Everything you need to know about the expiration date of tires

One of the great mysteries about tires is what has to do with their expiration. Do the tires expire? Can you fit tires that are many years old? Should I change tires just because they are old? Let’s shed some light on these doubts, so that traveling safely is not a matter of dates.

 

Tires are one of the most important elements for our safety when traveling by car. An element that, being made with organic elements such as rubber, is subject to the passage of time and its consequences. However, even among professionals, there are many who differ regarding how the passage of time affects our tires and how we should behave in this regard. To make the scope of this question clearer, we are going to analyze some of the most common questions in this regard.

 

Do the tires expire?

It is one of the most common questions drivers often ask themselves. In practice, tires do not have a set expiration date. In fact, the only date indicated on the tires is the manufacturing date, which we will discuss in detail a little later.

That said, it is important to remember that tire rubber is an organic element that has a tendency to lose some of its properties with use but also with the passage of time. However, this temporary deterioration is not linear, so we cannot set a closed time so that a tire cannot be used. In what there is a certain consensus is that a new, unused tire begins to lose part of its properties from the 5th year after its manufacture, while its final expiration would be in 10 years, provided that they have been stored correctly.

 

 

 

Can I pass the ITV with some old tires?

The answer to this question would be it depends. Specifically, it depends on the specific condition of the tires and their conditions. If the tires do not have cuts, deformations and maintain a suitable state in their pattern and adherence, it is possible to pass the ITV without problems. However, this does not mean that the tires are safe, since over time they lose properties and can end up turning into skates that slide on the asphalt when four drops fall.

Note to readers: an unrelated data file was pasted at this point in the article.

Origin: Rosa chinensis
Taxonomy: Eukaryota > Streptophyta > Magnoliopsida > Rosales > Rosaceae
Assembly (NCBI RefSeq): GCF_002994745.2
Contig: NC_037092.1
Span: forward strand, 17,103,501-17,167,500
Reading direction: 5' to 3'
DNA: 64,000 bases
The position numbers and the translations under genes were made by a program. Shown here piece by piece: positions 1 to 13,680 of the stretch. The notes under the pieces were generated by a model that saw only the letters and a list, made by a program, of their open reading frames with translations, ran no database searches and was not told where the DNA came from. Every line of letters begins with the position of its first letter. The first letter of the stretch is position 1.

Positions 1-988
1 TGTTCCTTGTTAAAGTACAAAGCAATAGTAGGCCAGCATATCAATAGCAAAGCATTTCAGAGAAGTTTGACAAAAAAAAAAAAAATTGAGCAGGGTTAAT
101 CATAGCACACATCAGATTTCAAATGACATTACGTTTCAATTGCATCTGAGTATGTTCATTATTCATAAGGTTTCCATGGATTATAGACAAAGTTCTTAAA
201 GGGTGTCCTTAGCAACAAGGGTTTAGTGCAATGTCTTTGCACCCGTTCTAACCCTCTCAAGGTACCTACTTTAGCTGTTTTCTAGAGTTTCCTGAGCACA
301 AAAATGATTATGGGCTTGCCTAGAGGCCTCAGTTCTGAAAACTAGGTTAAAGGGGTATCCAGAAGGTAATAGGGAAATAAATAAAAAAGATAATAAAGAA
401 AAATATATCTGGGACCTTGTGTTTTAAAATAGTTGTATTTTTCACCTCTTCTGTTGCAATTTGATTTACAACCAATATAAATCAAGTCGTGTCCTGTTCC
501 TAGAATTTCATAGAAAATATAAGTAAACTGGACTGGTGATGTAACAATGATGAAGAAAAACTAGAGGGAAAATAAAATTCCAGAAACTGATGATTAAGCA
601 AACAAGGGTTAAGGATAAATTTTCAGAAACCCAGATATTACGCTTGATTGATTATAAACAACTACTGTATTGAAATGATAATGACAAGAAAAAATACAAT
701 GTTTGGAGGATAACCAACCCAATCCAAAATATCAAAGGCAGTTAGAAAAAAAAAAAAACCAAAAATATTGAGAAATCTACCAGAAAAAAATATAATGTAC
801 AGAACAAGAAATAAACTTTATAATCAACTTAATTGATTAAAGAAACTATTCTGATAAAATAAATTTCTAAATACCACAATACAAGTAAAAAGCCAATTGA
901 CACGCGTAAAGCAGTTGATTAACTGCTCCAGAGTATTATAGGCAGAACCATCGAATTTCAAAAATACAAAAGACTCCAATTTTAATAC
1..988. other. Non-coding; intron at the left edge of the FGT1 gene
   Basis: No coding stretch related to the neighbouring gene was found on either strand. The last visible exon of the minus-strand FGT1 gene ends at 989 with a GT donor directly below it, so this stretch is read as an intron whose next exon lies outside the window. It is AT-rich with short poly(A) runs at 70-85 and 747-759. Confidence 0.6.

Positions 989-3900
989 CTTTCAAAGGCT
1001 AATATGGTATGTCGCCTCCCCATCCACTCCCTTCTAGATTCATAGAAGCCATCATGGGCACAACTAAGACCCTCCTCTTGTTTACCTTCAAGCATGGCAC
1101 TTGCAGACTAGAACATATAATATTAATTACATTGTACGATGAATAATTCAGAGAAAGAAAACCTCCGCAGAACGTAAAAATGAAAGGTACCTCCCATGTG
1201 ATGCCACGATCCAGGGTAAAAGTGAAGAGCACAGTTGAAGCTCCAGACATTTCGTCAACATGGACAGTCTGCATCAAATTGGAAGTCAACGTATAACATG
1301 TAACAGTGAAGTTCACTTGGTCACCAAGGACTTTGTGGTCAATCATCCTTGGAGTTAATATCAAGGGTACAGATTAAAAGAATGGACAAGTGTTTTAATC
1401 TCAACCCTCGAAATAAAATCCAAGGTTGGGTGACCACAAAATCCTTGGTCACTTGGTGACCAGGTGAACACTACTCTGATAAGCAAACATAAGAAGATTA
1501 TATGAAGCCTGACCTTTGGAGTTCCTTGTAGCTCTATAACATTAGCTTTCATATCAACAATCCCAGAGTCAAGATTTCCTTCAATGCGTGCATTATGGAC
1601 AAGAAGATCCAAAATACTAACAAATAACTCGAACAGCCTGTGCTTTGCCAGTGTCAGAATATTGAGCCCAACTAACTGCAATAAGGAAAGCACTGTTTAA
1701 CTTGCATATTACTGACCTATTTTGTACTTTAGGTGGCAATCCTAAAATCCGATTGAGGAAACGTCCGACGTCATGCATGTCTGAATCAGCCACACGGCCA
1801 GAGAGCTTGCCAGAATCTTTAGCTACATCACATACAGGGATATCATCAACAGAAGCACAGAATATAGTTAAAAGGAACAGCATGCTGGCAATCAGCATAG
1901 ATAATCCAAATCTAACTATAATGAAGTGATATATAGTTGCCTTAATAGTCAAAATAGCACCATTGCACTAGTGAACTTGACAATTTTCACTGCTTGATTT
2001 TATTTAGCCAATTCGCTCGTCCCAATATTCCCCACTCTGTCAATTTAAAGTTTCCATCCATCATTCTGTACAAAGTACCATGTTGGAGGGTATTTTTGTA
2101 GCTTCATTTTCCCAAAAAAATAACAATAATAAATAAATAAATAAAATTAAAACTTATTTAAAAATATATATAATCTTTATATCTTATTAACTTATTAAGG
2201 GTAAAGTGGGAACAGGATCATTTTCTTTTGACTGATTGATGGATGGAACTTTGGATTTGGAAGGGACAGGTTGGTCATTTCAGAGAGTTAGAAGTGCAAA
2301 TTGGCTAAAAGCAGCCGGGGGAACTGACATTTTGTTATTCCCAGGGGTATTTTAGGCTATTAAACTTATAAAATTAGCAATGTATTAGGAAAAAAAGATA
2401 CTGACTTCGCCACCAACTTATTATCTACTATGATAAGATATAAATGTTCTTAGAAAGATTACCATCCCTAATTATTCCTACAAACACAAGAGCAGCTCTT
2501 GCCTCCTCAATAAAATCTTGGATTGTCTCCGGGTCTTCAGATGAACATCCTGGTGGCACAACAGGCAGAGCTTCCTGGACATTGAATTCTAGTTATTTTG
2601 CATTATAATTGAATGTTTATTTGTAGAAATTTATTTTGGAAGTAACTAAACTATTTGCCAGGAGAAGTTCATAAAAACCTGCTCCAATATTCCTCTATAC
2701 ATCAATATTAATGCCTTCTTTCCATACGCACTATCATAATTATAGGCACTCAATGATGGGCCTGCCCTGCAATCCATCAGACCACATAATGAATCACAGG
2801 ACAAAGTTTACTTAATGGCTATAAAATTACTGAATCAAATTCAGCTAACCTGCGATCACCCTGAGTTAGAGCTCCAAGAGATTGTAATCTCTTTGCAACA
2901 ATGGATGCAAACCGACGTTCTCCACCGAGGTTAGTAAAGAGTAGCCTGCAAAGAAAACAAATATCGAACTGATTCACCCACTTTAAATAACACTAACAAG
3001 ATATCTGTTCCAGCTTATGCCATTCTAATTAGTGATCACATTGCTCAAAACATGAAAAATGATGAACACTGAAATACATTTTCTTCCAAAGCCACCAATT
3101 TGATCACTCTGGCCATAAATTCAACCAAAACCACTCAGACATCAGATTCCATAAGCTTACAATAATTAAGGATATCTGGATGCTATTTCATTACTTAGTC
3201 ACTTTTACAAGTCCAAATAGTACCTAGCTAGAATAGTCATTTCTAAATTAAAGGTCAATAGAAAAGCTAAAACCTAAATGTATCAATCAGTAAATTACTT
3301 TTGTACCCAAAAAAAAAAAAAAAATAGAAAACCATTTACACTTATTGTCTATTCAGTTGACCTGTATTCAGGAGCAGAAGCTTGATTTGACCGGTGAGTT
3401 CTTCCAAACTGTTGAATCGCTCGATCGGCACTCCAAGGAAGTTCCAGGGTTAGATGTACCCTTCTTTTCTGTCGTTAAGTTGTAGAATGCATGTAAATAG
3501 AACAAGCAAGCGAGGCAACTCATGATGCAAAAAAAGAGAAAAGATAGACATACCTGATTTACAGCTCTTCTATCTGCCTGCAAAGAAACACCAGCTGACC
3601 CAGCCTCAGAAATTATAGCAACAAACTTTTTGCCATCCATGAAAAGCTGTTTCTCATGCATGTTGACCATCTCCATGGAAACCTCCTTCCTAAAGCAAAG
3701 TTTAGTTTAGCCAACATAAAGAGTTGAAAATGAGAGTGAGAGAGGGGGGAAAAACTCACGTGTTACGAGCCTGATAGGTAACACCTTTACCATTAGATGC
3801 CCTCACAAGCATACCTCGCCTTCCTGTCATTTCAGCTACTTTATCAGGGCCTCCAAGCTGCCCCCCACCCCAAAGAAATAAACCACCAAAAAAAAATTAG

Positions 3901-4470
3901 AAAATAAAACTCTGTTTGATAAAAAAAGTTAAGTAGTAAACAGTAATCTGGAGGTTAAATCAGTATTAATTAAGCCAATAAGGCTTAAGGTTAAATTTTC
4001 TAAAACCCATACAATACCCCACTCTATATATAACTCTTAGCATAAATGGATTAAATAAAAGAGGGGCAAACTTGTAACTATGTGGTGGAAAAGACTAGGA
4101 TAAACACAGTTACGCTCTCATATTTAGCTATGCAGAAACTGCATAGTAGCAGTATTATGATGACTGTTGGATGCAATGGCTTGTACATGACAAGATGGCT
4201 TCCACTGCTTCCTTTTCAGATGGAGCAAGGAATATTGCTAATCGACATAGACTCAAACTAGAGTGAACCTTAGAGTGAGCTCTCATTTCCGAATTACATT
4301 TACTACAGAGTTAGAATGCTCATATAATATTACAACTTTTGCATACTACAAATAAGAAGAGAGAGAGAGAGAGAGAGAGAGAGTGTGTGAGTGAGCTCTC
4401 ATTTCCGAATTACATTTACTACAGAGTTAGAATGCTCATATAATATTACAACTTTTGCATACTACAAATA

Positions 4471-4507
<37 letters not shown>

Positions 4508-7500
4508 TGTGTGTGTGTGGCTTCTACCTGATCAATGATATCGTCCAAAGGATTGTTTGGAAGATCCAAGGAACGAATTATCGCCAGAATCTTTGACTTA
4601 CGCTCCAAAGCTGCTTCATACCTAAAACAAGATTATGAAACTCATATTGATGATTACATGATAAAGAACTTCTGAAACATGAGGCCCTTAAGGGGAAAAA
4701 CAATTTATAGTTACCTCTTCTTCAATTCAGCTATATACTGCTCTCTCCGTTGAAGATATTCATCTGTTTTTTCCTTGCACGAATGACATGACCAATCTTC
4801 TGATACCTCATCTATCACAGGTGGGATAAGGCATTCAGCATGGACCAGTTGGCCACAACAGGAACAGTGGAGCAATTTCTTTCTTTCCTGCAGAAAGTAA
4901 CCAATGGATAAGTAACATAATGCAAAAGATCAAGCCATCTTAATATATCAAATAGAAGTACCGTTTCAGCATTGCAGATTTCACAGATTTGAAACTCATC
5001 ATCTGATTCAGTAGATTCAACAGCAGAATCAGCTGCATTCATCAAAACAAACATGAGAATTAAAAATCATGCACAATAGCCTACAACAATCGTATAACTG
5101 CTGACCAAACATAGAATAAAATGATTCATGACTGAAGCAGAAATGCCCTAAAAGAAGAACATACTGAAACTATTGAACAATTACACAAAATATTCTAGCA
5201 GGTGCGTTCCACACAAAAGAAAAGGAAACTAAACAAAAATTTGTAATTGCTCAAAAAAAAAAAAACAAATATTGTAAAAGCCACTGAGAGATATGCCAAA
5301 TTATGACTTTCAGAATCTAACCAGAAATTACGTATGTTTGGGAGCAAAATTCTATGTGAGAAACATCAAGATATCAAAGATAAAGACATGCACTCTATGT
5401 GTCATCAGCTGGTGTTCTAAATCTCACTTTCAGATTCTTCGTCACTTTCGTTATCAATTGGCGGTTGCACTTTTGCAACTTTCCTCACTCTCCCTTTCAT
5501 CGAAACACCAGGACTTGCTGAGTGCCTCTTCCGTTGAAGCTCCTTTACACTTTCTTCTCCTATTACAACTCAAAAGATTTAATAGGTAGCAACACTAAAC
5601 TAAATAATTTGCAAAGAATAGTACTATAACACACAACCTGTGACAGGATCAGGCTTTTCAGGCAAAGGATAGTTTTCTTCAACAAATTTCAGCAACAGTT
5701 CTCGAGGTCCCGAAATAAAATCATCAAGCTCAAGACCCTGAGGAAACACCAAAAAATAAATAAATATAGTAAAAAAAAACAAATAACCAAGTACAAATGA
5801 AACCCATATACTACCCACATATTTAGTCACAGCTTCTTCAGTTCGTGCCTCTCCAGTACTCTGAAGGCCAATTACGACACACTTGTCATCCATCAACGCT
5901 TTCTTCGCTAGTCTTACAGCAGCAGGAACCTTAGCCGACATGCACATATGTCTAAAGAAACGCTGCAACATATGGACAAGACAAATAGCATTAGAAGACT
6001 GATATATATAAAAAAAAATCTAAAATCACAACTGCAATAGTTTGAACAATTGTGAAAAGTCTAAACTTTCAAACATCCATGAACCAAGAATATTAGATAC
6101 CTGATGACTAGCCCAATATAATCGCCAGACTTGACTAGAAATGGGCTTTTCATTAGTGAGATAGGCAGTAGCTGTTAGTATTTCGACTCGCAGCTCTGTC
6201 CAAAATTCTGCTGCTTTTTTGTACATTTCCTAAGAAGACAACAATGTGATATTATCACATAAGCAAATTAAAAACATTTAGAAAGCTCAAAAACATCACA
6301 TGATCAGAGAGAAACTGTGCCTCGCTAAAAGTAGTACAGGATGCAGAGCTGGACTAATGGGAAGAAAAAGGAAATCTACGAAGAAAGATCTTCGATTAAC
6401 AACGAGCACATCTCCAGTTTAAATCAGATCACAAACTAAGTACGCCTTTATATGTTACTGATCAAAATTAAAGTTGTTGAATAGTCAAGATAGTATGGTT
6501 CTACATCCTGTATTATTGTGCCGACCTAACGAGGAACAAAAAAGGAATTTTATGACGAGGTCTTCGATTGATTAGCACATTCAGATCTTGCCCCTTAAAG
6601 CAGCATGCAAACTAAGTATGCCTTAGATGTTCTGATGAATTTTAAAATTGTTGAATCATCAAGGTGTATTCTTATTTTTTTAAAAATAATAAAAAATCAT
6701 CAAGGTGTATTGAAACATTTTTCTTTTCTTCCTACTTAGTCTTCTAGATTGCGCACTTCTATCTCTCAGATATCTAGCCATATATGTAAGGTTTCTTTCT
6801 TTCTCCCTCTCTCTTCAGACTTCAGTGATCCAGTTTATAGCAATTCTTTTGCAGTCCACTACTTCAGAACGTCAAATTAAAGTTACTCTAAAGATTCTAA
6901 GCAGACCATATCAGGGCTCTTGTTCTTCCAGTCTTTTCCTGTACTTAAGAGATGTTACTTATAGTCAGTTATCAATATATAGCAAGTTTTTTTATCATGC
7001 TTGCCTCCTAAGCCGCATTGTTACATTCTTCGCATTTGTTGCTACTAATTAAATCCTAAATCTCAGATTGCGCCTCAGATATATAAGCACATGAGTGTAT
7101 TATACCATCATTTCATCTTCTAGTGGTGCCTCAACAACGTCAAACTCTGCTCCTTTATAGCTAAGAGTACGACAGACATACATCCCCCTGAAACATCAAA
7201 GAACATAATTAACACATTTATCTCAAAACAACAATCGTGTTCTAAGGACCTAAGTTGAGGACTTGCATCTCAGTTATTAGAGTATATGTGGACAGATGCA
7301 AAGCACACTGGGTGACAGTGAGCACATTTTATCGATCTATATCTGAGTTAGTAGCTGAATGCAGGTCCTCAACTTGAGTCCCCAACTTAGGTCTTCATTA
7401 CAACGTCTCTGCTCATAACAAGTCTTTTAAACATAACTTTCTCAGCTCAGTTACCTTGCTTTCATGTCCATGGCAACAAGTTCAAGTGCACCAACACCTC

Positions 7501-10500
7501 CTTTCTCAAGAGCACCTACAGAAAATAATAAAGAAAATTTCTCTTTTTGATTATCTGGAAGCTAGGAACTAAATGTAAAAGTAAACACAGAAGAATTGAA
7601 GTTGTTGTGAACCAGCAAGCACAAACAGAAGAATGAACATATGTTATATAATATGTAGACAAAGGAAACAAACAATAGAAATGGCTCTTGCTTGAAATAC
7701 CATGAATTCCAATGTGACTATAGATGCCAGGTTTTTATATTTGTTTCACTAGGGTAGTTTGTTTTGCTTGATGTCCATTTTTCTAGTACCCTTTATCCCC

On the other hand, within the technical instructions that ITV operators have, no aspect related to the date of manufacture of the tires is included. The only thing that is verified is that the tires are the same on both sides of each axle and that they have the measurements and characteristics that appear in the vehicle’s technical sheet, in addition to checking their general appearance, obviously. Beyond here they will not see if they are 2, 3, 5 or 10 years old. They would only fault us in the questions discussed above.

 

What effects does the passage of time have on the tires?

The main problem related to the passage of time with regard to tires is the so-called crystallization. This process occurs when the rubber of the tire loses its adherent properties and forms a slippery layer on the surface, which does not grip the ground at all. This layer usually appears in vehicles that do not roll too many, parked in garage and with tires that are already quite old.

The consequences of this crystallization are obvious. Some crystallized tires lose their grip on the asphalt, in addition to losing the ability to evacuate the water properly, since the tire does not absorb it during the break. Something that can be the cause of accidents. Some users comment that a light sanding of the surface can solve the problem, but since this will surely affect the entire surface of the rubber, including the one that we will expose with sanding, the best option is to proceed with the change of said tires. Something that owners of vehicles that do few kilometers a year should be especially careful about, since the external appearance of the wheels can mislead us.

 

 

 

 When have my tires been manufactured?

In accordance with current legislation, all manufactured tires must have a mandatory marking indicating the date of manufacture. This marking is usually on the outer side of the tire, provided that they have been mounted correctly.

This marking is called DOT and indicates both the week and the year of manufacture of said tires. Thus, a tire with the designation 5017 would have been manufactured in week 50, around mid-December, of the year 2017. This is the date that we should take as a reference for the rest of the aspects that we have discussed before.

By the way, regarding the manufacturing date, there are some users who when buying the best tires for their vehicle have a tendency to desperately search for tires that have the same manufacturing week. In reality, unless there is a very high difference between the two dates, of a year or more, the difference between a couple of weeks more or a month less is not noticeable in the behavior of the tires once installed.

 

Not all are dates

We have talked so far about dates, manufactures and wear. But we do not want to fail to mention another key issue for the good life of tires: storage. Something that can considerably modify the condition and good use of the tires and even ruin a newly manufactured set.

In general, for car tires to remain in good condition it is essential that they are stored in a dry place, with adequate ventilation and at a temperature that is not too high. Only by complying with these storage parameters can those 10 years of waiting that we have commented on be achieved. Furthermore, it is essential that the tires are kept away from vapors and chemicals that can affect their structure. Something that is even more important than their manufacture date, since these elements can pose a risk for the future use of said tires.

 

 

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